Spider-Man: Homecoming is a 2o17 super hero, comic book film from Sony and Marvel Studios. The third iteration of the character on the big screen and the fifth of the comics’ theatrical films, it was directed by Jon Watts, written by Watts, Christopher Ford, Jonathan Goldstein, John Francis Daley, Chris McKenna and Erik Sommers.
It stars Tom Holland as Peter Parker/Spider-Man, back home in Queens after his trip to Germany and his brief stint as part of the Avengers team. Thrilled to have worked with Tony Stark, Peter is anxiously awaiting their next mission together with the Avengers team, but is hardly able to reach Tony. When he’s not busy being a super hero, he’s a regular 15 year old boy in high school. After he stops a band of bank robbers using super weapons and retrieves a piece of their equipment, he discovers a group of arms dealers selling the weapons and must face his first real threat; Vulture.
This film isn’t much of an origin story for Peter Parker, or rather, Spider-Man. Having had a plethora of on-screen adaptations – big and small; live-action and animated – of the Spider-Man comics, we already know how he got his powers. And with The Amazing Spider-Man only having been released five years ago, in 2012, a Spider-Man origin story is still fresh in the public consciousness.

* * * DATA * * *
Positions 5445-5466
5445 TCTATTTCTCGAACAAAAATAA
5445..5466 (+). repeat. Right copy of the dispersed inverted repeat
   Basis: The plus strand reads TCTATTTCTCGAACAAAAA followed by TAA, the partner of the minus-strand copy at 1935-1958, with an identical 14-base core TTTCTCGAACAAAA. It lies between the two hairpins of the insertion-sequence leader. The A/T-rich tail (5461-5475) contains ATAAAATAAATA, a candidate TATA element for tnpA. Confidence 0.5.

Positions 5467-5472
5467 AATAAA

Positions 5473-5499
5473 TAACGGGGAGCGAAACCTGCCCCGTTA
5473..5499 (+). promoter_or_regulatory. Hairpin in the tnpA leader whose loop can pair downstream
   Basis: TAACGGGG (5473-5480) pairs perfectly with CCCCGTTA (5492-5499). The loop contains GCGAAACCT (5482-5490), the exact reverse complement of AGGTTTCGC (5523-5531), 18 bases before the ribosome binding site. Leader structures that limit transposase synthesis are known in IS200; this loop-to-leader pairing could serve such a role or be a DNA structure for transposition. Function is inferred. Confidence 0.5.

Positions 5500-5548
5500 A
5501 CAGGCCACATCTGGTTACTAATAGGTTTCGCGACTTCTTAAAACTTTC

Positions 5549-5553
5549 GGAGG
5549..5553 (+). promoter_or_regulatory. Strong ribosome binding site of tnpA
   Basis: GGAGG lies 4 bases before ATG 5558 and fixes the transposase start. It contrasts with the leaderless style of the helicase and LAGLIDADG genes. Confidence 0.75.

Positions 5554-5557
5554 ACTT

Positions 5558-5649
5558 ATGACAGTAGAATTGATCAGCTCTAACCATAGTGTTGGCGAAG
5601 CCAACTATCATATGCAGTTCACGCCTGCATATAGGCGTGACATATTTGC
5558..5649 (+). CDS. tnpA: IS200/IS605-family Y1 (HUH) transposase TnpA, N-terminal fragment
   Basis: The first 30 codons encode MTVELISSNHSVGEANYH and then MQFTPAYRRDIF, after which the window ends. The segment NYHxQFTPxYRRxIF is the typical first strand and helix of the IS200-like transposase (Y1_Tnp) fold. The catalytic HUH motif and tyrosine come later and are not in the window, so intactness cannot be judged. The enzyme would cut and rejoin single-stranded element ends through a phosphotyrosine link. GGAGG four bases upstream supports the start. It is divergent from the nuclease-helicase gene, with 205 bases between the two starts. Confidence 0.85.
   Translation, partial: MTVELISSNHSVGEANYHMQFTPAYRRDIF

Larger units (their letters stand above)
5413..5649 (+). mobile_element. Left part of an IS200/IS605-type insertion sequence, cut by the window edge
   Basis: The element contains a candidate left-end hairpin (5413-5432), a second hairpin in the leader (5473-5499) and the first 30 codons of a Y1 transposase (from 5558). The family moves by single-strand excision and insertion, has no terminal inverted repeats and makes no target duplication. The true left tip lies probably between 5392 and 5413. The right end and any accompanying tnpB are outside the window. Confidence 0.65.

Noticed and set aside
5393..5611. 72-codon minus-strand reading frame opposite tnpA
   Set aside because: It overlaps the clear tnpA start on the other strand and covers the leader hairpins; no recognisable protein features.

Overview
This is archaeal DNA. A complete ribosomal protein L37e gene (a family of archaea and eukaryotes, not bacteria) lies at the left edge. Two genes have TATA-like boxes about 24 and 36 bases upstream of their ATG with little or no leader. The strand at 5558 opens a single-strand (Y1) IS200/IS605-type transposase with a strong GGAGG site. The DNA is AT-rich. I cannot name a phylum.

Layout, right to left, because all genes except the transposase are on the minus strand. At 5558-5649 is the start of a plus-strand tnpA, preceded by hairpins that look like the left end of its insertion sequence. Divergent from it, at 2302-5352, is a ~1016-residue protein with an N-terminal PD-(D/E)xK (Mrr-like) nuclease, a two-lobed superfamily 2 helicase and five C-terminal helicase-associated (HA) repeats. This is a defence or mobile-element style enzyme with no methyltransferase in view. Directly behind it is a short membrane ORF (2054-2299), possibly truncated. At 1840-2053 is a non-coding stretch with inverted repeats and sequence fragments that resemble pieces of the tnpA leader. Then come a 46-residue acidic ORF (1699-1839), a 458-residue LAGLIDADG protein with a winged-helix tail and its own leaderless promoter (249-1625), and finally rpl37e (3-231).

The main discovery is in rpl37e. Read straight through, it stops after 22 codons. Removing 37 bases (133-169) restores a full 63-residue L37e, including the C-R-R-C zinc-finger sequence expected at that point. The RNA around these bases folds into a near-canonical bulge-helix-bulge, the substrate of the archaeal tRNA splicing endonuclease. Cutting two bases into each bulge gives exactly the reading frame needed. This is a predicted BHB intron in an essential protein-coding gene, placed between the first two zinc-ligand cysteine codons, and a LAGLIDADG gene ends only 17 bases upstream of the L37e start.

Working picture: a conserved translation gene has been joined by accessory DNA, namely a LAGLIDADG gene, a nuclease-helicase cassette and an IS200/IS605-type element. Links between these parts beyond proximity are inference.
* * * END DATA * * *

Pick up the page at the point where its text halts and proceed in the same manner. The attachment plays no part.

Instead what we have with this film is more of a coming-of-age story that fits right in with it’s high school/teen movie sensibilities. It’s more about Peter coming into his own as Spider-Man than anything else. He matures as a hero, going from dealing with street level crime like theft from everyday criminals, to a bonafide super villain, Adrian Toomes/Vulture, decked out in his own tech based suit and selling super weapons to people who are little more than petty criminals (like the bank robbers).
Peter is trying really hard to prove himself to Tony. He goes so far as to quit all of his extracurricular activities just in case he gets called in suddenly. He wants to be a superhero and seems to take it seriously, but it comes off more like he’s a child playing at being serious than actually being serious. Like he’s only going so far because he thinks that’s what he needs to do. He hasn’t yet fully grasped the gravity of being a superhero and what it really means.